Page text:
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Broadcom vs. Qualcomm, and the future of 5G technology

President Donald J. Trump’s move to block the takeover of chipmaker Qualcomm by Singapore-based Broadcom marks a rare instance in which a U.S. president has intervened to prevent the foreign acquisition of an American firm. 

In a presidential order, Trump said there was “credible evidence” to show the takeover might “impair the national security of the United States.” The deal, valued at around $146bn (FT), would have been the largest technology takeover ever.

There are concerns, however, that the block was due to China potentially leading the development in 5G wireless technology. The two companies running head-to-head in this race are U.S.-based Qualcomm and China-based Huawei (New York Times).

“While the United States remains dominant in the standards-setting space currently, China would likely compete robustly to fill any void left by Qualcomm as a result of this hostile takeover,” according to a March 5 letter from U.S. Treasury Department official Aimen N. Mir, deputy assistant secretary for investment security.

“A shift to Chinese dominance in 5G would have substantial negative national security consequences for the United States,” Mir wrote.

We want your help reporting on the significance of this move, and what it means for the technological race over the future of 5G.

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Key facts central to the story

  • Qualcomm and Broadcom are among the most important producers of semiconductors and mobile chipsets. Their markets combined would have been worth in billions of dollars.
  • Politico reported that the decision to block the buyout came after the Committee on Foreign Investment in the United States determined that the takeover would diminish Qualcomm’s investment in 5G technology, which would play to China’s favor.
  • In January, Trump’s national security team considered nationalizing a 5G network to counter China’s threat to U.S. cybersecurity. The idea was rejected by lawmakers and top regulators for being costly and counterproductive to the United States winning the 5G race.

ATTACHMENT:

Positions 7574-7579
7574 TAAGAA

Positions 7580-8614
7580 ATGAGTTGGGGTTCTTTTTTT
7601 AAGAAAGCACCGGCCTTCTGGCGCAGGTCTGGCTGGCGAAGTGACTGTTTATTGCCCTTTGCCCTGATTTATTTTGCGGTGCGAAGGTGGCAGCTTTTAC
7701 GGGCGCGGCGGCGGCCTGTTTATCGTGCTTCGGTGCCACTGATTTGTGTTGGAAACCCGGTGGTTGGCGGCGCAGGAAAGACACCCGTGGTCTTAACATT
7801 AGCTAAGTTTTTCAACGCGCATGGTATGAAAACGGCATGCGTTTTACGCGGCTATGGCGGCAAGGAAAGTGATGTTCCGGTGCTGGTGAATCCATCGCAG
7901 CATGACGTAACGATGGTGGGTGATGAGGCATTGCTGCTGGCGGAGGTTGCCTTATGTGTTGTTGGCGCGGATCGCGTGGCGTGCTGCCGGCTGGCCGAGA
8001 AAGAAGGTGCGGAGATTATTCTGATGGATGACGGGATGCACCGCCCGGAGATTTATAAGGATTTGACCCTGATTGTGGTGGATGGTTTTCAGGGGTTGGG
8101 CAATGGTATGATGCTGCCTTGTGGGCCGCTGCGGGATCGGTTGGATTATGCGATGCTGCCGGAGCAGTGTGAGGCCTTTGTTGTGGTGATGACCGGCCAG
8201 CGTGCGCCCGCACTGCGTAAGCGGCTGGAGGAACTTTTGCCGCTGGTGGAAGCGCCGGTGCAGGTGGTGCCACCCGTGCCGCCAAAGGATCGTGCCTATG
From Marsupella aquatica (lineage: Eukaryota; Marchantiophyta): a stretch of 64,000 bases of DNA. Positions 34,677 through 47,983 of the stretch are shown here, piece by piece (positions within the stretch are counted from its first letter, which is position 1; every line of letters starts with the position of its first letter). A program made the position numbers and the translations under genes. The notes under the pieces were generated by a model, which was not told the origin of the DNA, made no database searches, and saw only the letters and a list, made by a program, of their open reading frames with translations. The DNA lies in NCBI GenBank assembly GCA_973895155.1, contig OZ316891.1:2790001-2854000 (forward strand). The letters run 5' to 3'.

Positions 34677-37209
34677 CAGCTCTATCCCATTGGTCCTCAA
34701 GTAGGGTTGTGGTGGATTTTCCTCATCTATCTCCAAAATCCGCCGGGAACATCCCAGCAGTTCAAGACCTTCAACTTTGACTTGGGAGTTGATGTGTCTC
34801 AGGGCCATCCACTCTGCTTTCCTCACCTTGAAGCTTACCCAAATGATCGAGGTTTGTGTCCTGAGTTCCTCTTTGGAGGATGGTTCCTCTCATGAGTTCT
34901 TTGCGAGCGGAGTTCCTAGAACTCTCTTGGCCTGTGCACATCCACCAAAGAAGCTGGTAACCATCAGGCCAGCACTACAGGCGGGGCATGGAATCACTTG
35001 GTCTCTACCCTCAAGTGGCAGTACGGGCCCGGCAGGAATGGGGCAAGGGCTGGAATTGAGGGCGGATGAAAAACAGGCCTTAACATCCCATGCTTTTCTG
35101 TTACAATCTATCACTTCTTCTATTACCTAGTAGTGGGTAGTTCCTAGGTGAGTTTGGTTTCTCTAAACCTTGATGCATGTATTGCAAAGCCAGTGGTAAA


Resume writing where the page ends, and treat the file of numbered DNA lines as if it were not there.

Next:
• 5G is considered a national security priority by the White House (Tech Crunch).

Add to this WikiProject


Questions we’d like to explore

  • What’s unique about this potential hostile takeover?
  • What’s the significance of Trump blocking the potential buyout?
  • What is 5G and why is it so important?
  • How does this government intervention change the flow of future tech acquisitions?
  • Which company will lead the 5G race now that the deal has been prevented?

Talk (4)

Linh Nguyen

Linh Nguyen

"Hello Jose, well that's a very good q..."
Jose De Almada

Jose De Almada

"why keeping 5G in US hands is importa..."
Jose De Almada

Jose De Almada

"The connection China's Huawei and Fi..."

Nino Dvoršak

"9/10 It does need expanding, why kee..."

Started by

United Kingdom
Linh is a staff journalist at WikiTribune with a background in the humanities. She covers the Middle East, Asia, conflict and technology. Though based in London, she has freelanced across Asia, the UK and U.S.

History for Story "Broadcom vs. Qualcomm, and the future of 5G technology"

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13 March 2018

18:04:58, 13 Mar 2018 . .‎ Chuck Thompson (Updated → copyedit)
12:52:59, 13 Mar 2018 . .‎ Linh Nguyen (Updated → removed full stop)
12:36:55, 13 Mar 2018 . .‎ Linh Nguyen (Updated → changed U.S to American to avoid repetition)
12:33:22, 13 Mar 2018 . .‎ Ed Upright (Updated → publishing)
11:27:13, 13 Mar 2018 . .‎ Linh Nguyen (Updated → call out)
11:26:50, 13 Mar 2018 . .‎ Linh Nguyen (Updated → )
11:25:55, 13 Mar 2018 . .‎ Linh Nguyen (Updated → )
11:21:31, 13 Mar 2018 . .‎ Linh Nguyen (Updated → )
10:58:41, 13 Mar 2018 . .‎ Linh Nguyen (Updated → )

Talk for Story "Broadcom vs. Qualcomm, and the future of 5G technology"

Talk about this Story

  1. Rewrite

    It does need expanding, why keeping 5G in US hands is important

    1. Rewrite

      why keeping 5G in US hands is important?

      Well I’d explore the question:
      why not keeping 5G only in US hands is important?!

      Competition is good. I do not want to be in the hands of any single entity.

      1. Rewrite

        Hello Jose, well that’s a very good question. The simplest way to think about it is what would super, super, fast internet do? In this case, China and the U.S. are competing in artificial intelligence, is one example. The amount of data 5G can collect will really boost the sector of Ai.

        Competition is good, but everyone competes to win. 5G development isn’t in U.S. hands per se – lots of countries are developing it – but the U.S. and China are in the lead. From the American perspective, a takeover of Qualcomm would’ve been a bad move.

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